There is much to be learned from the first round of Section 404 reports. At the Securities and Exchange Commission (SEC) roundtable on the implementation of internal control reporting provisions held yesterday in Washington D.C., Chairman William Donaldson revealed that of the more than 2,500 registrants that filed their internal control reports by March 31, approximately 8 percent reported material weaknesses. "The process of implementing the requirements of Section 404, as well as the related SEC and PCAOB (Public Company Accounting Oversight Board) rules, has consumed considerable time, energy, resources, and has generated intense debate," Donaldson said. Although companies have been required to maintain a system of internal accounting controls since the enactment of the Foreign Corrupt Practices Act in 1977, many industry sources argue that most companies' efforts were insufficient. A string of Wall Street scandals, including Enron and WorldCom, eventually resulted in the more-recent enactment of the Sarbanes-Oxley Act of 2002 (SOX), which took corporate responsibility to a whole new level.
SOX Section 404 essentially requires all publicly traded companies to include in its annual report -- which is filed with the SEC -a statement of management's responsibility for establishing and maintaining an adequate internal control structure, along with procedures for financial reporting and an assessment of the effectiveness of those controls. It also directs that the independent accounting firm auditing the company's financial statements must report on the management's assessment and the effectiveness of the company's controls, in accordance with standards to be established by the PCAOB. These requirements have caused companies, and their auditors, to focus additional attention on the effectiveness of their controls and, in most cases, report publicly on those controls for the first time. "This was a very difficult year," said roundtable panelist Samuel DiPiazza Jr., chief executive officer, PricewaterhouseCoopers. "Companies have never focused on controls to this degree."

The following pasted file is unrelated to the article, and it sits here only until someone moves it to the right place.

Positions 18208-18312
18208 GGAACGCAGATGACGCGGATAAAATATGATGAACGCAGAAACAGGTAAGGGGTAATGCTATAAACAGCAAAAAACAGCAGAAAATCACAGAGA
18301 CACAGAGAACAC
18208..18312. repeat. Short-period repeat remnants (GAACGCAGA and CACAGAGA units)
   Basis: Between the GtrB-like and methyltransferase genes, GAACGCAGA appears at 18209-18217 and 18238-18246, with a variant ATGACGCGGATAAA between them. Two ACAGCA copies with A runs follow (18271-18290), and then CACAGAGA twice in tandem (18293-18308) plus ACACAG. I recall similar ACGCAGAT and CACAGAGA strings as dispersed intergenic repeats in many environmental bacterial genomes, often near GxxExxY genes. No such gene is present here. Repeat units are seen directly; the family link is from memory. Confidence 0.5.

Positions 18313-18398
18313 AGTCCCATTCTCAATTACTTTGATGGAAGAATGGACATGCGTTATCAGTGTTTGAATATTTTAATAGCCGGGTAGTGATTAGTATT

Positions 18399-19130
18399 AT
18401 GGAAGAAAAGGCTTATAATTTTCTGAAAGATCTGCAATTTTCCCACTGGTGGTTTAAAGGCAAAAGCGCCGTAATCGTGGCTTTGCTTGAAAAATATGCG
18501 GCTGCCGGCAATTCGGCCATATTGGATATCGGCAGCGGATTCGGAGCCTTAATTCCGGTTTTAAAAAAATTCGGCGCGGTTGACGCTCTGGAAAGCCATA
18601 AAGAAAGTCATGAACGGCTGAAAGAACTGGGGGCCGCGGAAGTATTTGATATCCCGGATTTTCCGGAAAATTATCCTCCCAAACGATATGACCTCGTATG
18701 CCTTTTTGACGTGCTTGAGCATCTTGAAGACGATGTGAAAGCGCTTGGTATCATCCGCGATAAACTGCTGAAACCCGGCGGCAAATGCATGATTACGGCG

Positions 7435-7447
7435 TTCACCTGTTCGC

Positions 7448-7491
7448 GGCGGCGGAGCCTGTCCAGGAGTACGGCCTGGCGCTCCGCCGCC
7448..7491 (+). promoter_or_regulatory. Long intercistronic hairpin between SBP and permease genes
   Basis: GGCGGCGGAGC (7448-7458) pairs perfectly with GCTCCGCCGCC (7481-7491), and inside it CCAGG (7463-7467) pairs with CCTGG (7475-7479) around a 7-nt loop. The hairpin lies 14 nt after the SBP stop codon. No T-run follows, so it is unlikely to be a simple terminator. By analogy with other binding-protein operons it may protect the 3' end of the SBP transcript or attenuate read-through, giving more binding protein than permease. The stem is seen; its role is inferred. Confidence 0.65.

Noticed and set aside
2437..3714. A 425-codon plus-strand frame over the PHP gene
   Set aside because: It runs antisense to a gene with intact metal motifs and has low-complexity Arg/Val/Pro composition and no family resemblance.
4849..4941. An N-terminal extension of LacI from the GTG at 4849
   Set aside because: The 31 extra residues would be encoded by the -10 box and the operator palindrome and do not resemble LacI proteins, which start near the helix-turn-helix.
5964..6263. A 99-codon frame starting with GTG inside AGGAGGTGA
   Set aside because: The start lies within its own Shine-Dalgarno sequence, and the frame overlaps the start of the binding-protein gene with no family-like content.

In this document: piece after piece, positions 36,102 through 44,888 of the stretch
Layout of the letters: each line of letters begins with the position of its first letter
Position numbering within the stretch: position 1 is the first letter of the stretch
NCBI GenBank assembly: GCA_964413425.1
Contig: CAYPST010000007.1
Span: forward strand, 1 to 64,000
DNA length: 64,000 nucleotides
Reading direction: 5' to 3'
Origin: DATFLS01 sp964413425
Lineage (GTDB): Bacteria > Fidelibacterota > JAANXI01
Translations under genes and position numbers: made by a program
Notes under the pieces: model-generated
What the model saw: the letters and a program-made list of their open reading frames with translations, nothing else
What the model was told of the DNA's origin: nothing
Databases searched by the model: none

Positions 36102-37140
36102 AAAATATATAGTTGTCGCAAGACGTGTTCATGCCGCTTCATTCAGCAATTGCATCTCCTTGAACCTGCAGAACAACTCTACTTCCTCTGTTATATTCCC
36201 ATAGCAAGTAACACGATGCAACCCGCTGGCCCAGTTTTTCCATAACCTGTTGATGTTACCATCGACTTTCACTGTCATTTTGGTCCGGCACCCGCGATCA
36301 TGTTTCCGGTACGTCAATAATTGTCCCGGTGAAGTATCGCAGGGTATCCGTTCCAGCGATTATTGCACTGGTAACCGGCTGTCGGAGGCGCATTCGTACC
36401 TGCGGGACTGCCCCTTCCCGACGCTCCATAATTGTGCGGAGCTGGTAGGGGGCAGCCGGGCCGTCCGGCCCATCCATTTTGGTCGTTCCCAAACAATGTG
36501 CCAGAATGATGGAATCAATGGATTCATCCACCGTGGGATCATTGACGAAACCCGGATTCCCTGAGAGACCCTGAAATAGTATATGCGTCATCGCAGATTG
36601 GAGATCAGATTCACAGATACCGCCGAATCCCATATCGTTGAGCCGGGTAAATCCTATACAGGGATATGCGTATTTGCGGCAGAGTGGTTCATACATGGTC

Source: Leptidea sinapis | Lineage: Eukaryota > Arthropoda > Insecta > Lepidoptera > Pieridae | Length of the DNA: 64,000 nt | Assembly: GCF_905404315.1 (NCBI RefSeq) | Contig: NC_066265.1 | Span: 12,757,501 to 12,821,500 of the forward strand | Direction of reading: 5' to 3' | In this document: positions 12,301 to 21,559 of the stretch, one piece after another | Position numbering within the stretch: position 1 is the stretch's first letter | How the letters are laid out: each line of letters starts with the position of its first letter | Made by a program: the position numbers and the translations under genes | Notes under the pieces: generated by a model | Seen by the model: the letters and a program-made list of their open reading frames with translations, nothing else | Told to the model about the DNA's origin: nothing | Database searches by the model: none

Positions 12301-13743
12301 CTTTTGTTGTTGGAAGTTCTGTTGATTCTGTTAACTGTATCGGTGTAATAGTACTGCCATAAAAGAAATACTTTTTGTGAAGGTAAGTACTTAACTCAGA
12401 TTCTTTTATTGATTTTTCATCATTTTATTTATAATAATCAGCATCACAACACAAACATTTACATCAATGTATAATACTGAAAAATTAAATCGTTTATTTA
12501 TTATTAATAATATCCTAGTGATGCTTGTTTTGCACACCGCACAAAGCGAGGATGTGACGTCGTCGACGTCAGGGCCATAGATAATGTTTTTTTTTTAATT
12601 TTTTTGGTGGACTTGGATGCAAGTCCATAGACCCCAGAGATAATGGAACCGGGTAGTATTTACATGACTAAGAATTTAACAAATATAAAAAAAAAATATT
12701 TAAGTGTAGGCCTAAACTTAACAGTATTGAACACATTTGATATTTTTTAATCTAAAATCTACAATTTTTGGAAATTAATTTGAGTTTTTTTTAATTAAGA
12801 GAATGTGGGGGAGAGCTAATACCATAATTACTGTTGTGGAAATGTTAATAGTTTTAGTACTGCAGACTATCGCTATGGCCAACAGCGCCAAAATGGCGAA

The main point of contention for most companies affected by Section 404 continues to be the cost versus benefits factor. While most of yesterday's panelists agreed on numerous positive impacts, such as an increase in confidence among investors and an overall improvement in the documentation of companies' policies and procedures, much concern was expressed over the costs of compliance -- an average $4.3 million according to a March 2005 survey by Financial Executives International. "The costs of 404 have been much higher than anyone anticipated," said panelist John Thain, chief executive officer of the New York Stock Exchange. "[Based on feedback from our listed companies] many companies would say that the benefits achieved aren't worth the costs."